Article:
• When booking in appointments, we recommend that your pet is brought to us on an empty stomach, therefore having no food past midnight the night before the appointment (water is fine to be given). This is to give you the option of conducting further investigations (such as imaging) on the day on the appointment, should they be deemed necessary, and if we have the availability to do so. This is discretionary and up to you as to whether you would like any investigations to proceed. Should you wish to go away and think about it before admitting your pet to the hospital, that is also absolutely fine; we will not proceed with any plan without your full understanding and consent. Should you have any concerns regarding this, please speak to our friendly Client Care Team.

Insurance FAQs

  • Click here for more information about Insurance.

  • We are pleased to now be a member of the growing RSA Network.

Hydrotherapy FAQs

  • We tailor each session specifically for your pets’ requirements, as our treadmill has adjustable water height, speed, incline, and decline options. Prior to your pet’s session, we will do a full assessment, including a walk-up to assess movement and review gait analysis. We then shower your pet and apply a suitable harness before entering the treadmill. Our team provide a hands-on approach throughout the session, which enables us to assess patients and put them at ease. We are also able to assist in limb placement and use resistance bands to aid gait re-training and strengthening. Post-session aftercare includes a warm shower using natural shampoo followed by a towel dry, or optional blow dry, and lots of cuddles!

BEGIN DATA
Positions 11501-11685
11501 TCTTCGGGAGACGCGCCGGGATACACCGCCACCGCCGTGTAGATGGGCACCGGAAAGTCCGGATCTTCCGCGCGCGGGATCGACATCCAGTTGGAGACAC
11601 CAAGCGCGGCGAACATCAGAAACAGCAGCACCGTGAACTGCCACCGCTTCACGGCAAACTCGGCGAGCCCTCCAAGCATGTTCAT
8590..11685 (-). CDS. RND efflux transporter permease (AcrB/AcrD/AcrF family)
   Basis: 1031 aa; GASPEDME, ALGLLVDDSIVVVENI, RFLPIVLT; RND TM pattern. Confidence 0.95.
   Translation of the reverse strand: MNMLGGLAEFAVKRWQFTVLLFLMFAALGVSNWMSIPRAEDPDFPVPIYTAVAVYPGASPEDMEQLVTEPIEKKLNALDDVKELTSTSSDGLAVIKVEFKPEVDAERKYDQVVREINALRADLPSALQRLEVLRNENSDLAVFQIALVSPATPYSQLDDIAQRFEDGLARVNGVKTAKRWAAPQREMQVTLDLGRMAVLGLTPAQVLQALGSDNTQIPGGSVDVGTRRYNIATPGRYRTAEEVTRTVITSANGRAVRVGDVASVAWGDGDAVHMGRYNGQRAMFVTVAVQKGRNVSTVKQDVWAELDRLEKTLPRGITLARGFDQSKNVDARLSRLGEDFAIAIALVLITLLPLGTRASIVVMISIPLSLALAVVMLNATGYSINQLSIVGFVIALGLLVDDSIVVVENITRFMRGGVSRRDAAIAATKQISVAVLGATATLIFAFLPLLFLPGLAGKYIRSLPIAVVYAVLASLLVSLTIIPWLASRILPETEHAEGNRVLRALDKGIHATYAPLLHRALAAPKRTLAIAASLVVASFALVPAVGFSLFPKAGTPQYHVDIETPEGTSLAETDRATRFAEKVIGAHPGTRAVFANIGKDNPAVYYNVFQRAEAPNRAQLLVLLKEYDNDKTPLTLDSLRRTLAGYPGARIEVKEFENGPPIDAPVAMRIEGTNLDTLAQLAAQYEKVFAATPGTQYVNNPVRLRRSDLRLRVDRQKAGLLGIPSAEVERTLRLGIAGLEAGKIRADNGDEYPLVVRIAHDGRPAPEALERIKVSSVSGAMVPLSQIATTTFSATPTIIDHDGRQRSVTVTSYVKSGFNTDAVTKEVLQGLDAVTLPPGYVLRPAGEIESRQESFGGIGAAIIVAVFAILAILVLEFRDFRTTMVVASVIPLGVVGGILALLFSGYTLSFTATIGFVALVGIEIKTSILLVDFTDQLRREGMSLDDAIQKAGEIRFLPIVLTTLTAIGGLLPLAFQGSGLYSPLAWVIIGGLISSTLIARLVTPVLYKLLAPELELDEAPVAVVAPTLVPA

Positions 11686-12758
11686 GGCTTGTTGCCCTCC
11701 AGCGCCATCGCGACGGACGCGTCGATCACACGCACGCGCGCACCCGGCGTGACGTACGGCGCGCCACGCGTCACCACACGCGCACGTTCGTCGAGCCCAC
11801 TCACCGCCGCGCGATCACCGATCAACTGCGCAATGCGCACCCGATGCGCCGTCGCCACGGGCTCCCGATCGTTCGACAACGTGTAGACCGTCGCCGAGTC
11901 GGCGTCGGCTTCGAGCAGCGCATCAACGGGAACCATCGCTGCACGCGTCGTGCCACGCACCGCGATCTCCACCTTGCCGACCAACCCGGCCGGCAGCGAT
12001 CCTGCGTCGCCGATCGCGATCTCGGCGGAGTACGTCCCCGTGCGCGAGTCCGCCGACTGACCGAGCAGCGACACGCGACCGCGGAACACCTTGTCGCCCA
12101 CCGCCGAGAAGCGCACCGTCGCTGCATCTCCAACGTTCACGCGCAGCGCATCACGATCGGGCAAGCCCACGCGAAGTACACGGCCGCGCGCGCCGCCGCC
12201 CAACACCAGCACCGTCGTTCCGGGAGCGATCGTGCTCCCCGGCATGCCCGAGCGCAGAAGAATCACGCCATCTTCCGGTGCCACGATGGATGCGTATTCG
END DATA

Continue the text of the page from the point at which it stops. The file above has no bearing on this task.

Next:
• Patients can leave sessions feeling mentally stimulated; alternatively, they may feel an increase of energy and excitement. Please keep your pet calm and make sure they are kept gently mobile throughout the rest of the day to prevent possible re-injury or any muscular stiffness.

  • A session will last for 45 minutes, which includes assessment, showering pre and post session and drying, plus our handover with you.

  • Our water is heated to 30°C.

    We use chlorine as a disinfectant to keep the water clean and test the water multiple times per day to protect both your pet and the hydrotherapists from any risk of infection.

  • We advise no feeding within TWO hours prior to a hydrotherapy session. If medication is required with food, we do allow for a small amount to then be given, but it should be avoided where possible. No feeding until half an hour after your pet is home and settled. 

  • The hydrotherapy session will take the place of ONE of your pet’s walks for the day. Please do allow for a short toilet walk before arrival.

    • Conservative and post orthopaedic and neurology surgery.